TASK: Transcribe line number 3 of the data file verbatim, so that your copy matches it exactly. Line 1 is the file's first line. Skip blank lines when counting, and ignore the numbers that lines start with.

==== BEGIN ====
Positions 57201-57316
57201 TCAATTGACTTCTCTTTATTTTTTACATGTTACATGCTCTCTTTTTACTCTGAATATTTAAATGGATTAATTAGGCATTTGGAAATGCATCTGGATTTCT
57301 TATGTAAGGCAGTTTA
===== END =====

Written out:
57301 TATGTAAGGCAGTTTA